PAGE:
Plus my essential bottle of Bach Rescue Remedy. (They don’t call it Yoga in a Bottle for nothing. If you haven’t got any, good grief – get your hands on some now!)
I kept my Toolbox of Calm under my bed.
When I felt myself spiralling out of control, I’d give myself a Mama Time-Out.[more]
Do any of these sound familiar?
If the words above resonated with you, you’re not alone.
My online business buddy Peggy Freeh printed this on her website and it made me sit up straight and listen to what she has to say.
I’m one of those mamas who wants to be more mindful and self-aware. I crave personal growth and know that when I give this part of my life the attention it deserves I’m a much more peaceful and loving mother.
When my soul is being fed, I can begin to see life beyond the laundry pile. I feel less hard-done-by. I’m also a better wife, friend – human being. I eat better, I take care of myself. I’m fun! I have more to give and I feel so much happier.
I used to buy all of the inspirational books and I genuinely wanted to put all of the great things I read into my daily life, but then things would get hectic and I’d slip back into my old ways. I knew what I was capable of if I’d only stay focused on the positive! It wasn’t easy.
One area I knew I needed to work on was my mornings. I was a B.I.T.C.H. of a mother in the early hours and my poor kids bore the brunt of it. I’d wake up and immediately begin barking at them to get up, get dressed and have breakfast so I could get them to school on time.
I remember dropping them off at the school gates, then putting my head on the steering wheel and crying. I wanted to be patient and kind, but there was something about being on mama duty from the moment I opened my bleary eyes that made it so damn hard for me to be nice.
My saving grace was [more]
Are you a calm creature in your yoga class, then get home and yell at your kids?
Do you ever read an inspirational book or blog and think, “Yes! That makes total sense, and I’m going to start doing that!” Then life gets busy and it never quite happens?
Do you ever feel like you’re two different people living in the same body? Saying one thing, doing another?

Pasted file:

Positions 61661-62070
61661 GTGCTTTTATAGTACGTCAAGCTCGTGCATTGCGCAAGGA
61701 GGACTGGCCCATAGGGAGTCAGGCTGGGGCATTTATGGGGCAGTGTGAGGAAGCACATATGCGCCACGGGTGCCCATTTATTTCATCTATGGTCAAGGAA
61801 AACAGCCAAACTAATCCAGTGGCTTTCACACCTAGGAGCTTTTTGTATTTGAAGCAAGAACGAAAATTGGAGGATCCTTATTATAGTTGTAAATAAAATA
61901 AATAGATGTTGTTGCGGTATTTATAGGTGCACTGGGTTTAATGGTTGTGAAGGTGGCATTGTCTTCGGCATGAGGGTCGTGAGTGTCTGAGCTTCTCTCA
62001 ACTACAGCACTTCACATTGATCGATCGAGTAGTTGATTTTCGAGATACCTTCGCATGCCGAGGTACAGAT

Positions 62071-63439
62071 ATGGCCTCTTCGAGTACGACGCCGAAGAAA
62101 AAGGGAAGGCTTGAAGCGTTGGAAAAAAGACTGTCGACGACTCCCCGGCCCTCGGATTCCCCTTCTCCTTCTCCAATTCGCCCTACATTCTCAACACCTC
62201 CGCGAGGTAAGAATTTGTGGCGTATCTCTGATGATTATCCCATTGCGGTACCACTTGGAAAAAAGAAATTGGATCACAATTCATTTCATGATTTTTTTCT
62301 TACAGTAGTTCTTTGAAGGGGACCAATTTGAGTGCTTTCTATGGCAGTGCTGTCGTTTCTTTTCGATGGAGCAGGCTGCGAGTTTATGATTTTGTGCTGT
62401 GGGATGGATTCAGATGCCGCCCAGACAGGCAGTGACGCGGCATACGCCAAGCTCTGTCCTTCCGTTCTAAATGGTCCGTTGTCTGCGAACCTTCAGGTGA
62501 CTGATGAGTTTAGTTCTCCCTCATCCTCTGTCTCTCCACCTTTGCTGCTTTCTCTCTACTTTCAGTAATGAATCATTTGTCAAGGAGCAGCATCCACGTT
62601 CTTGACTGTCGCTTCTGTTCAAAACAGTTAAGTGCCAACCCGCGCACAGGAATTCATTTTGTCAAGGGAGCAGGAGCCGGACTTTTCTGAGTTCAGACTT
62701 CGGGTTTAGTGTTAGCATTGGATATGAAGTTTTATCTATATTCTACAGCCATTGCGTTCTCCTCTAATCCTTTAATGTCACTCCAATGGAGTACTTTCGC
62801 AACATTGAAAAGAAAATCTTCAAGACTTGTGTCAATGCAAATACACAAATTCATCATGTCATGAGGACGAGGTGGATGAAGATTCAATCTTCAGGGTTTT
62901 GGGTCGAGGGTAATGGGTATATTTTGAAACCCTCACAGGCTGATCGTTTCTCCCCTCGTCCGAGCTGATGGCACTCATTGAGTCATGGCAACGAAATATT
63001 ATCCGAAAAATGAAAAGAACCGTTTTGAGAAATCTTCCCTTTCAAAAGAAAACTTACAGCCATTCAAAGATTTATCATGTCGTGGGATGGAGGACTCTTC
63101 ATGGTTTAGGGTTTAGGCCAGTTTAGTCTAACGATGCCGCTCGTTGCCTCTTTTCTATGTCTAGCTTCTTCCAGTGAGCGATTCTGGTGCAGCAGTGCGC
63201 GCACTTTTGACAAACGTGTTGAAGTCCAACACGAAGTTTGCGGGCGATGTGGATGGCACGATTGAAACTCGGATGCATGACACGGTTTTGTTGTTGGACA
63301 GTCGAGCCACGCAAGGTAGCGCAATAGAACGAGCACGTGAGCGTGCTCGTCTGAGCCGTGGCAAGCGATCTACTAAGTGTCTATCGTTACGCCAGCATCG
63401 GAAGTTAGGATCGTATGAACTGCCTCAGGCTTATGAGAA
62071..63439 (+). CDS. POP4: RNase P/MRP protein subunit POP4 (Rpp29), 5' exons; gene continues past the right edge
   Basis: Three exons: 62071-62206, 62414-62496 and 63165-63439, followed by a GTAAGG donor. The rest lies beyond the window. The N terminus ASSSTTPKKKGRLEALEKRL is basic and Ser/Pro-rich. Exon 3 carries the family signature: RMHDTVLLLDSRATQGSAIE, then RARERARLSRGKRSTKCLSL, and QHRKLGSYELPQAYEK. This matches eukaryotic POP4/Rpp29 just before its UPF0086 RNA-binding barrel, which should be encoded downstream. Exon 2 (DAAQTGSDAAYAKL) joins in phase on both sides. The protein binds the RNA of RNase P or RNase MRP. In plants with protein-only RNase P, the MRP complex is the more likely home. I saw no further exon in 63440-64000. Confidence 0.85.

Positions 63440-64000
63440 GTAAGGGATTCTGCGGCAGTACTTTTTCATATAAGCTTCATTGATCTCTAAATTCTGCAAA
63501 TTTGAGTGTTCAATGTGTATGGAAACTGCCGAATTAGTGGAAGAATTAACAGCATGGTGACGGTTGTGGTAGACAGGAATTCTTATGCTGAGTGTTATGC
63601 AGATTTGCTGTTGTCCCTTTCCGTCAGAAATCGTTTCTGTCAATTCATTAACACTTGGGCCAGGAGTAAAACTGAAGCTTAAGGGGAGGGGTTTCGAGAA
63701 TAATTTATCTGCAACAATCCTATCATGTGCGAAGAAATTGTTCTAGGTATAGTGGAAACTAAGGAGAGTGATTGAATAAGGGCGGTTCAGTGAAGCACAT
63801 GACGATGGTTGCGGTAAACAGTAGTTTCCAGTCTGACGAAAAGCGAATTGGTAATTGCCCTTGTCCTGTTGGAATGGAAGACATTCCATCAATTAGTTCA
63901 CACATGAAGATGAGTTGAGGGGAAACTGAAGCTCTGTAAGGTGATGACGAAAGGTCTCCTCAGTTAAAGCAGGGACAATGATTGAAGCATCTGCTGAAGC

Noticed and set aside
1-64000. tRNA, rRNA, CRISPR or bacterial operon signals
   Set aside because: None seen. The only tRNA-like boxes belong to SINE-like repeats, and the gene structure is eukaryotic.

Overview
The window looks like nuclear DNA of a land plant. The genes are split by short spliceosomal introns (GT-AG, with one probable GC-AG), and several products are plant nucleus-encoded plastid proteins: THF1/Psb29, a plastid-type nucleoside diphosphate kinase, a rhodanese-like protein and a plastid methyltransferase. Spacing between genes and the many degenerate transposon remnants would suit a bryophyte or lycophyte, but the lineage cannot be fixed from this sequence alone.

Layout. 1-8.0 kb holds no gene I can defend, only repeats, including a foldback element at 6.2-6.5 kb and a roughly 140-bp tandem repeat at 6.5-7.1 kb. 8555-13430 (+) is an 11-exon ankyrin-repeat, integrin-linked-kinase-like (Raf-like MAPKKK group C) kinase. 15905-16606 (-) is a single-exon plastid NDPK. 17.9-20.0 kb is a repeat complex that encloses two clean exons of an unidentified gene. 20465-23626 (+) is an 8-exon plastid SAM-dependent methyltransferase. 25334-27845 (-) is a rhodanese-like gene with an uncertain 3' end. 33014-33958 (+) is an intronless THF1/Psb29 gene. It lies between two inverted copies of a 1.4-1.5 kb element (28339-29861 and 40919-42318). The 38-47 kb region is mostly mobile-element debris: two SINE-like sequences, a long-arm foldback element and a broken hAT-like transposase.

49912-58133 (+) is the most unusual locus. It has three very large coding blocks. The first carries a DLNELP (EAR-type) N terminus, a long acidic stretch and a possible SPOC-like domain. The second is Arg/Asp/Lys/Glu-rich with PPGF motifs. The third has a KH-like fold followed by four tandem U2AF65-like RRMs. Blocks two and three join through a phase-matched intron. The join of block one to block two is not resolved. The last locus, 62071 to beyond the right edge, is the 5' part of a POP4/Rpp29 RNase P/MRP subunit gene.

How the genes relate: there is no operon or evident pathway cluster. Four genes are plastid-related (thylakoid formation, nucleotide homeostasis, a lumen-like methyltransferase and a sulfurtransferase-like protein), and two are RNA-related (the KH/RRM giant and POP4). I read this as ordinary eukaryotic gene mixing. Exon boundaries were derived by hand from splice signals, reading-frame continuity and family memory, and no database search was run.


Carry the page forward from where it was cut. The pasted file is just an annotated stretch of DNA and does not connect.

I wrote about this in a guest blog on Tiny Buddha last week titled ‘How to Be Your Best Version of You a Lot More Often’.
It received a huge response from women all over the world. It seems I’m not the only one who suffers from this Jekyll and Hyde affliction.
Thankfully I’ve discovered a way to become more even keeled. It involves figuring out what brings out my best and worst qualities so I can bring more (or less) triggers into (or out of) my life.
Of course, as the Queen of Getting It Out of Your Head and Onto Paper, I’ve created a printable Action Sheet to help you brainstorm what brings out your best and worst so you can hatch a simple plan to be your Best Self more often.
Grab the Best Version of Me Action Sheet here!
A greater sense of self-awareness is always the key to unlocking more happiness and fullfillment. Once you understand what makes you tick (and what ticks you off!) you can be your Best Self more consistently.
I know that my Best Version of Me is kind, loving, patient, calm, positive, playful and fun! But it’s hard to be any of those things when I’m overwhelmed, rushed, running late, tired or don’t have enough ME time.[more]
How can we help our children when they are angry, frustrated, disappointed, or sad?
The key is to start by staying calm. We don’t need to argue, defend, or join them in their emotional upheaval. Instead, it’s important we just breathe, relax, and stay grounded.
It’s not easy, I know.
Feeling frustrated or angry with our children is often the reaction we have when we’re on autopilot. Accessing our inner calm takes awareness and practice. We need to create the space to choose a more helpful response. How can we do this?
Call it whatever you want—meditation, quiet time, nothingness, breathing, relaxation, sitting in stillness. It isn’t the term that matters, but actually taking the time to practice what the term points to.
You don’t have to take a class or buy a bunch of books before you can practice becoming quiet. Not that I’m against either classes or books. It’s just that they aren’t essential. I’ve studied many different types of formal meditation, and I know many who swear by a certain teacher or practice. But for me, trying to follow specific guidelines turned out to be a distraction.
Now, I simply [more]